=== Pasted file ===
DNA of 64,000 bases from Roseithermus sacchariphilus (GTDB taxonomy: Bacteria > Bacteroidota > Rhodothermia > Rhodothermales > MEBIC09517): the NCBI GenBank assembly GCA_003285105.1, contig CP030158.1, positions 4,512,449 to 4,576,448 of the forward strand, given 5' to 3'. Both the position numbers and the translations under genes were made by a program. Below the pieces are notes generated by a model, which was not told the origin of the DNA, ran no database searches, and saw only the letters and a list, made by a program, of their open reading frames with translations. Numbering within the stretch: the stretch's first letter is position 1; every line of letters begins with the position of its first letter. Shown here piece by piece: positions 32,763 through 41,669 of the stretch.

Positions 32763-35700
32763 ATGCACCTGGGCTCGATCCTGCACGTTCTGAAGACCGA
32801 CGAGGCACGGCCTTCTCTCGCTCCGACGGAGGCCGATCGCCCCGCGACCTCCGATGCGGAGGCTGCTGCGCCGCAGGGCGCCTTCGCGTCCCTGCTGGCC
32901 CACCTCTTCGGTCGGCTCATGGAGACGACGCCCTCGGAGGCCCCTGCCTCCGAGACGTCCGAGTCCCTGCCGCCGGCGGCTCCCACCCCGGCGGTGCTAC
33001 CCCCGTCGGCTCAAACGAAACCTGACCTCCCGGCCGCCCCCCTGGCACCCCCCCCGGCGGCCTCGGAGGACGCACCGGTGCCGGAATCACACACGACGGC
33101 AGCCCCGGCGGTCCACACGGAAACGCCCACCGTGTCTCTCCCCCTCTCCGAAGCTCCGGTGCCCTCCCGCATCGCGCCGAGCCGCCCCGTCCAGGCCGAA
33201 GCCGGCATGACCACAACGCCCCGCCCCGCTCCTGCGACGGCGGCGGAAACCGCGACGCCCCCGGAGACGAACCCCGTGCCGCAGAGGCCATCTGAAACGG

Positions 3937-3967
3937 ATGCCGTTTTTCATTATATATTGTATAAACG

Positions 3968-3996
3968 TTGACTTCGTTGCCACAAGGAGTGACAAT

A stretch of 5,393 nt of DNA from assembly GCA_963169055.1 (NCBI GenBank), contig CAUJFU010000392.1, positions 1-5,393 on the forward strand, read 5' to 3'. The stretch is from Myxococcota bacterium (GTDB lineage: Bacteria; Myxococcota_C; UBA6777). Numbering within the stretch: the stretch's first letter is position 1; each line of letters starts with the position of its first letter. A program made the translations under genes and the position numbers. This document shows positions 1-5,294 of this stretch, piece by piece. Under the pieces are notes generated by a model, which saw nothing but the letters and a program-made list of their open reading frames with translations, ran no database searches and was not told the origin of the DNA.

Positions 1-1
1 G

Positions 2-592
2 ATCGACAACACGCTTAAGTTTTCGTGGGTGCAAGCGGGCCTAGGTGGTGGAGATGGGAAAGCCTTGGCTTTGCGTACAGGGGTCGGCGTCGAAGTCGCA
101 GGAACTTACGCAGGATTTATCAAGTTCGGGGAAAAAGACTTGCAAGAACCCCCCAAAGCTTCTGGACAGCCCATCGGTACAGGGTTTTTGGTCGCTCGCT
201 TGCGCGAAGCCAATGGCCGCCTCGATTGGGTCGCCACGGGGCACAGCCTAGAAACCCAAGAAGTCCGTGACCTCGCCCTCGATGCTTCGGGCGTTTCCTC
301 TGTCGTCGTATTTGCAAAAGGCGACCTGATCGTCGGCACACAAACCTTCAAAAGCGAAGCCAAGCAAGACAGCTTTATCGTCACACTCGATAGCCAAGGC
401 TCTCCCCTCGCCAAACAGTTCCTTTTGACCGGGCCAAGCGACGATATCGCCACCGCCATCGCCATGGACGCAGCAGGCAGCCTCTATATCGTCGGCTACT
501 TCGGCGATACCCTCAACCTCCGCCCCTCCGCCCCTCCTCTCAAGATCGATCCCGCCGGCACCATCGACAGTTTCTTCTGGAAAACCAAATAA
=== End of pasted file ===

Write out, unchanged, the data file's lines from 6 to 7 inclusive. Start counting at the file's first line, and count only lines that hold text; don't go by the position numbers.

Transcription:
33001 CCCCGTCGGCTCAAACGAAACCTGACCTCCCGGCCGCCCCCCTGGCACCCCCCCCGGCGGCCTCGGAGGACGCACCGGTGCCGGAATCACACACGACGGC
33101 AGCCCCGGCGGTCCACACGGAAACGCCCACCGTGTCTCTCCCCCTCTCCGAAGCTCCGGTGCCCTCCCGCATCGCGCCGAGCCGCCCCGTCCAGGCCGAA